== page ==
…My current music library is populated by all manner of sounds, so catholic is my personal taste, but prog-rock remains my guilty pleasure and the latest debut album to join its ranks comes from the intriguingly named Coralspin. Unusually, it is a group fronted by a woman, a graduate of Leeds University’s Conservatorium. Ellie Blythe is a talented musician, being a fully-trained classical and operatic performer, who happens to be a dab hand on the keyboards.

Joined by Blake McQueen (keyboards) and Jake Simmons (guitar), with a rhythm section consisting of Steve Knightly (bass) and David English (drums), the original trio started to compose some truly exciting sounds. However, as tends to be the case with prog-rockers, there is heaps of intelligence intrinsic to the association and McQueen, as a bit of a technological wunderkind, set about building his own sound-proofed studio set-up.

Inevitably, he furnished it with a plethora of keyboards (shades of Tony Banks). However, his talents extended into also building the computers upon which the music would be recorded. Thanks to his intuitive approach, he worked extensively on raising the bar on recording standards, discovering the mastery of mixing and he learned how to produce to the most professional level.

Let’s face it, in a market over-populated by home studio recordings and on-line releases of singles, EPs and complete albums, there is little point in trying to rely on the big studios and labels for support… they are all barrelling along on a Cowell-created wave of short-termism. Coralspin’s first album is not merely a taster but is a fully-formed and eminently accomplished oeuvre, possessing an aura of commitment and competence missing from much of today’s readily disposable output and its lyricism is the stuff of genius.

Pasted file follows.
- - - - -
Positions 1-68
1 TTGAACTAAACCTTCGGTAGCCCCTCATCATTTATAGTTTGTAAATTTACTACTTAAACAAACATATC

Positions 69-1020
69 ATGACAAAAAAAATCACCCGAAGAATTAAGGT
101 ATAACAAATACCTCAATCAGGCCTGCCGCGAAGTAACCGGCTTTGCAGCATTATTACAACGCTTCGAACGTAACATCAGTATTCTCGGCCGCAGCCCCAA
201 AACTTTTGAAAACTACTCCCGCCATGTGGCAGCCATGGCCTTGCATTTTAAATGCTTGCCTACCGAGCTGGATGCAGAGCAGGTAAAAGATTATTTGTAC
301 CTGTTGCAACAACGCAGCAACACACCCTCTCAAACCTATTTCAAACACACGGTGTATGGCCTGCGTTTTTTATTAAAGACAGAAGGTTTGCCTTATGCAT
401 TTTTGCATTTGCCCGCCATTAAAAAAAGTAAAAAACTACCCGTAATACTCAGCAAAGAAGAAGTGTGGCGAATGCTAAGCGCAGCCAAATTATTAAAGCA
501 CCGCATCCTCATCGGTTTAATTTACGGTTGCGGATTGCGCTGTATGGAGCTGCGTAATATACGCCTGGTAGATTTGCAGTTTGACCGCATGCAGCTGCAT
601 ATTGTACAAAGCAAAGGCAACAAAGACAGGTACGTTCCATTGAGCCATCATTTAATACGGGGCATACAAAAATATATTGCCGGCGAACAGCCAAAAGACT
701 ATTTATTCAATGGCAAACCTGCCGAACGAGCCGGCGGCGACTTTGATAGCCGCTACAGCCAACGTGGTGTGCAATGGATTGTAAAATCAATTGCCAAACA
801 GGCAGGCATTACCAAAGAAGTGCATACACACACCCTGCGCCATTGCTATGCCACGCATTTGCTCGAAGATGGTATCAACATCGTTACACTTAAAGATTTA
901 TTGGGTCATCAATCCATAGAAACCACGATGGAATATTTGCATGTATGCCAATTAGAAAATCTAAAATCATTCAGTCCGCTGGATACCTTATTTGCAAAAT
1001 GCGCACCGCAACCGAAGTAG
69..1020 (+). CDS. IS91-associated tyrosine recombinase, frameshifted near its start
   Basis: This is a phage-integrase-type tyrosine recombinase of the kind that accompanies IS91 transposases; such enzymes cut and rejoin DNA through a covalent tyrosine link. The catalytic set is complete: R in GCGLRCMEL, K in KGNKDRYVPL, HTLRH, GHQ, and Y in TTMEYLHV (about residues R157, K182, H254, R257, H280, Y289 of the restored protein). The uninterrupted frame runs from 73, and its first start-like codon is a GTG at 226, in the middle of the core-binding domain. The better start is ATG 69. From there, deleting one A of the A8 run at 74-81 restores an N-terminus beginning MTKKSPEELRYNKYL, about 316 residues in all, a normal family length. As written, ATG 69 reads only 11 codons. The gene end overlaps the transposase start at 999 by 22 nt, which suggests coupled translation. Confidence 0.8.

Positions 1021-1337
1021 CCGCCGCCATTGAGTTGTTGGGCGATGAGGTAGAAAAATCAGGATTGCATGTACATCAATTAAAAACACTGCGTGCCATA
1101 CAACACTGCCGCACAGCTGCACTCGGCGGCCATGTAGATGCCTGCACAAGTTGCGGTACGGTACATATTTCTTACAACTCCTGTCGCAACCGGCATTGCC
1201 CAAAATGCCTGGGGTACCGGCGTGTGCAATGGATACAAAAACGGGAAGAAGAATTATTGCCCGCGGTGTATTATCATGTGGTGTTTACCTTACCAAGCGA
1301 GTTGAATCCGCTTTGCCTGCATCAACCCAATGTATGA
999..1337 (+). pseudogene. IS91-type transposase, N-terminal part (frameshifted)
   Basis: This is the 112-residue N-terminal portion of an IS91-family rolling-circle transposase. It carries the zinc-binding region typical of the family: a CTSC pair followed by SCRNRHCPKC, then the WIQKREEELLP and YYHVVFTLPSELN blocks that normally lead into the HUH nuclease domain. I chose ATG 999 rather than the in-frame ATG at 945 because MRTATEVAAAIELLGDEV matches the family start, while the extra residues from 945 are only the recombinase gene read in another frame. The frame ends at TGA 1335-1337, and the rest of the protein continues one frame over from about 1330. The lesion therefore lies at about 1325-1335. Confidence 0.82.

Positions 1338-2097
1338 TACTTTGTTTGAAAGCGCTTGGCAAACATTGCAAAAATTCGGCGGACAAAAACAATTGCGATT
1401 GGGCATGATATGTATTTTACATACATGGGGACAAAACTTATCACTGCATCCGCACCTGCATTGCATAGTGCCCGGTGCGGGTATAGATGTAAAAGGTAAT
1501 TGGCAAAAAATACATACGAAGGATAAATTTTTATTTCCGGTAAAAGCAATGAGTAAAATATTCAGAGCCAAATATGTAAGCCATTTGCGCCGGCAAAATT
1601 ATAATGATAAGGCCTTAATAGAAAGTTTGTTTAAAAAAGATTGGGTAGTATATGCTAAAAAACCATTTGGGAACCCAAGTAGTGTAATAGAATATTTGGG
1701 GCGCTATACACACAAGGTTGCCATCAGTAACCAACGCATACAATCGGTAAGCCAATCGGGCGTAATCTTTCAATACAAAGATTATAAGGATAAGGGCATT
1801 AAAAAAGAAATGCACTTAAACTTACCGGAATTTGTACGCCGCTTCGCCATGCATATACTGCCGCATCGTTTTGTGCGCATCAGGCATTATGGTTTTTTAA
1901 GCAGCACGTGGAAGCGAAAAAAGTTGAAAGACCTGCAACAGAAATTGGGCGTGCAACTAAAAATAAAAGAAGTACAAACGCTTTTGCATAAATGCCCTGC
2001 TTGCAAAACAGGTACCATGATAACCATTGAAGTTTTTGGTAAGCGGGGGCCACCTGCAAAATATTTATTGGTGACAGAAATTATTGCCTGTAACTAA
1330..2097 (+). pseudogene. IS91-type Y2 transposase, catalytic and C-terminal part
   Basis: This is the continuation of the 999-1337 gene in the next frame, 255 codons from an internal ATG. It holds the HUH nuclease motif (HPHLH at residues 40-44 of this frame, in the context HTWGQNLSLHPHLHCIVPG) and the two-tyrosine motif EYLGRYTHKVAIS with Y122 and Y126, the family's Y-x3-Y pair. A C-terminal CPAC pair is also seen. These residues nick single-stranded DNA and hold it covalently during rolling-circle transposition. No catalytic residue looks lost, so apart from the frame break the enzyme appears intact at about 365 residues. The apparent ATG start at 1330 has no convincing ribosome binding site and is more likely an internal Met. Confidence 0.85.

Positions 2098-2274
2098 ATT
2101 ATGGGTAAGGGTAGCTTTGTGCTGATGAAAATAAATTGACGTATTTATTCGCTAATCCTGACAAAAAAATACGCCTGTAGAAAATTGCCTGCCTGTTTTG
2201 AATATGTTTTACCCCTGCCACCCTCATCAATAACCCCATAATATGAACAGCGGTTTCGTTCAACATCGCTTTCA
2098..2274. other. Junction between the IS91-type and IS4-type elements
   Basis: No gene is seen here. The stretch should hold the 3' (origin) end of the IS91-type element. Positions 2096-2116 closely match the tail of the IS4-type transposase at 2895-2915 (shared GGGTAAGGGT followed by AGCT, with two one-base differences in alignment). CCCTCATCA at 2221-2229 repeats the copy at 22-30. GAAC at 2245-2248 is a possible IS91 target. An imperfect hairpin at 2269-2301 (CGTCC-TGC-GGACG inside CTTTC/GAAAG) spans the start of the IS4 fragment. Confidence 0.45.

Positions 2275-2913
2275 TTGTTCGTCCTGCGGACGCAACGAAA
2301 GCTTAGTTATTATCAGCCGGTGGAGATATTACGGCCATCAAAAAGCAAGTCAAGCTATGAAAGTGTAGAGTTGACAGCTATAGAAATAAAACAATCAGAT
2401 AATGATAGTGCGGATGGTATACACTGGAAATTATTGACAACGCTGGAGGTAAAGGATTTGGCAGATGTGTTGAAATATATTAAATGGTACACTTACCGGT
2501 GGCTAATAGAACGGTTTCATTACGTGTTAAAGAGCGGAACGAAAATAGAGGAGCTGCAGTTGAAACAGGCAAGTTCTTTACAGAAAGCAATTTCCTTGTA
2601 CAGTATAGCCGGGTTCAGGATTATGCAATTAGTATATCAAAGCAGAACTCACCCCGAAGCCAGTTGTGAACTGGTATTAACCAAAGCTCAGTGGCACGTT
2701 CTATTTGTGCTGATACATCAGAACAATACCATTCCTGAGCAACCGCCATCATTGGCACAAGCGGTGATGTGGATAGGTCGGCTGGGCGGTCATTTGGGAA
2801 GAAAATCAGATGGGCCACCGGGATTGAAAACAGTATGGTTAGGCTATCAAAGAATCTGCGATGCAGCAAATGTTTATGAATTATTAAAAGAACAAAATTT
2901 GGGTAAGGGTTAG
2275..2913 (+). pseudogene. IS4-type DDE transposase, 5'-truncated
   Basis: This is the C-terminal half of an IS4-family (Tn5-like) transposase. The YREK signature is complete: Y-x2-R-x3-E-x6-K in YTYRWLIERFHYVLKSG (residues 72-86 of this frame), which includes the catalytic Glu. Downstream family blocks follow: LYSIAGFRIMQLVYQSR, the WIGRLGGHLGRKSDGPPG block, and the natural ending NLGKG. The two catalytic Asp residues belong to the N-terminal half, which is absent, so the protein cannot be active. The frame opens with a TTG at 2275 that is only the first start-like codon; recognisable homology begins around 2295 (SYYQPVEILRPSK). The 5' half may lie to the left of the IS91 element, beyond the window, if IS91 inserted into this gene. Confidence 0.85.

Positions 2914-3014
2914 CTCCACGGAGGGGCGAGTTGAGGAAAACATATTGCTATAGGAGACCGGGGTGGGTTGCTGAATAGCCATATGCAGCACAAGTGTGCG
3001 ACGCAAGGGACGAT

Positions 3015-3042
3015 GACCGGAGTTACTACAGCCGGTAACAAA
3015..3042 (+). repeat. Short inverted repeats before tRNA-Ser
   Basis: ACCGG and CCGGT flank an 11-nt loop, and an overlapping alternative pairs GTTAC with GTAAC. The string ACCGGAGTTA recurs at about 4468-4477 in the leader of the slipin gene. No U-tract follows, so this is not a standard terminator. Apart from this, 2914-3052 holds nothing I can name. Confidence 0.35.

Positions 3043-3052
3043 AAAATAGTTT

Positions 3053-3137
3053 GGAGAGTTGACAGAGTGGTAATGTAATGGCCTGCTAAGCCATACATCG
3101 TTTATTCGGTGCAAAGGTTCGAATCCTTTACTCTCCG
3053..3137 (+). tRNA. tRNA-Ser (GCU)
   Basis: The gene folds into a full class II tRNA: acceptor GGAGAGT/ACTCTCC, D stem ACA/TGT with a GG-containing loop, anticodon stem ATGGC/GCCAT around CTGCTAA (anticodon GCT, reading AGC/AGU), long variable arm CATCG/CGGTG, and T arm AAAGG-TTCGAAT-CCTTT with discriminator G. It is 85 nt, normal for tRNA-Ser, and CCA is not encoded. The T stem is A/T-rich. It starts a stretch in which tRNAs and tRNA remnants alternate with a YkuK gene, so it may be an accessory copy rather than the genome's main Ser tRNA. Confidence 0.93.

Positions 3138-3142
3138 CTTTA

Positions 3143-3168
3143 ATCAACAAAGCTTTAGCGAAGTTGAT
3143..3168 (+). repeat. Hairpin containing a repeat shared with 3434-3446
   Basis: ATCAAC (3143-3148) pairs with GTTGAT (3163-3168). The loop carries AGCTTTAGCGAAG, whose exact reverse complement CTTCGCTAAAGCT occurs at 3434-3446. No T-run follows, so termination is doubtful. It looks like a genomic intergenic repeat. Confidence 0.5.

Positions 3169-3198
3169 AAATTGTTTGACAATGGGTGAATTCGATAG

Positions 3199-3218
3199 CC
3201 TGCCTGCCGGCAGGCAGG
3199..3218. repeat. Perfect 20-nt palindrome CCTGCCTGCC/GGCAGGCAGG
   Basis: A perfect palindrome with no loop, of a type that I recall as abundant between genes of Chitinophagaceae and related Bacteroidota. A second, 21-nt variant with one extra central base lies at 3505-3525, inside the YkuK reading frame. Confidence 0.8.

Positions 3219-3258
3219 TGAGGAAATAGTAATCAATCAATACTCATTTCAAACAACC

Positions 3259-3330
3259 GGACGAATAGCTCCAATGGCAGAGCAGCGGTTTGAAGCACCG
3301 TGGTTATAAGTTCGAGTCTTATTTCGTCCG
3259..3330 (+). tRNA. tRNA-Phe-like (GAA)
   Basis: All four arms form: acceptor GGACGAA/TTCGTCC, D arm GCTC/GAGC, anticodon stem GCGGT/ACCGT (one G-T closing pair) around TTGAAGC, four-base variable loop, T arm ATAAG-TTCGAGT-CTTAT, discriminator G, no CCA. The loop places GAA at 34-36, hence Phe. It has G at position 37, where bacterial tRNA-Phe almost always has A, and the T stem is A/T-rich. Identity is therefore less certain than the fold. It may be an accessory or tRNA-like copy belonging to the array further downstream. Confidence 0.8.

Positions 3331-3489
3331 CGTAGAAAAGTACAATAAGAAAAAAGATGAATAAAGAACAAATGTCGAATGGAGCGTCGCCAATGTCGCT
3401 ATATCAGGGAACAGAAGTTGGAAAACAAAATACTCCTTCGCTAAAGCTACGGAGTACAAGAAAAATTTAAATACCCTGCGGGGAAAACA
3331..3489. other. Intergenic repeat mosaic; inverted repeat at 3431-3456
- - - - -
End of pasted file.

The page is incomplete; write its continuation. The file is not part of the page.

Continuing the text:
Ellie’s voice is hauntingly contralto in its styling, which lends the lyrics a surprisingly familiar tonal quality. The sound is definitely authentic but it leans heavily on the Genesis song-book for inspiration, although there is nothing wrong with that in my book. While the PR blurb suggests that Kate Bush and Sandy Denny influences may lurk in there somewhere, I think that Ms Blythe manages to scythe her own appealing niche in this upper grade stage.

Honey And Lava is a brilliantly executed album of just eight different tracks that are delivered richly and smoothly. Of course, in true prog-rock form, none of them is a three-minute radio-play but, fans would not want that in any case. Yet, Coralspin manages to avoid too many ’proggy’ moments, with its unique spin on the rock scene and the lyrical progressions are almost as brilliant as the musical breaks. To cut short such free-formism would be myopic indeed and the listener is taken on a delightful ride from one cusp to the next of musical expressionism that is never less than stimulating and eminently accomplished.

Honey and Lava is a fresh take on some well-established precepts and, as a debut album, I sincerely hope that the band has enough drive to take it to the next level. According to Blake McQueen, it already has enough material to create a second and third albums and, yes, there will be the occasionally longer and more complex works to supplement the vista. There is a lot to like here and listening for the second and third occasions just enhances the proposition.

Jerry Lucky’s website

There’s a good US prog review site run by author and music historian Jerry Lucky that is worth checking out: jerrylucky.com.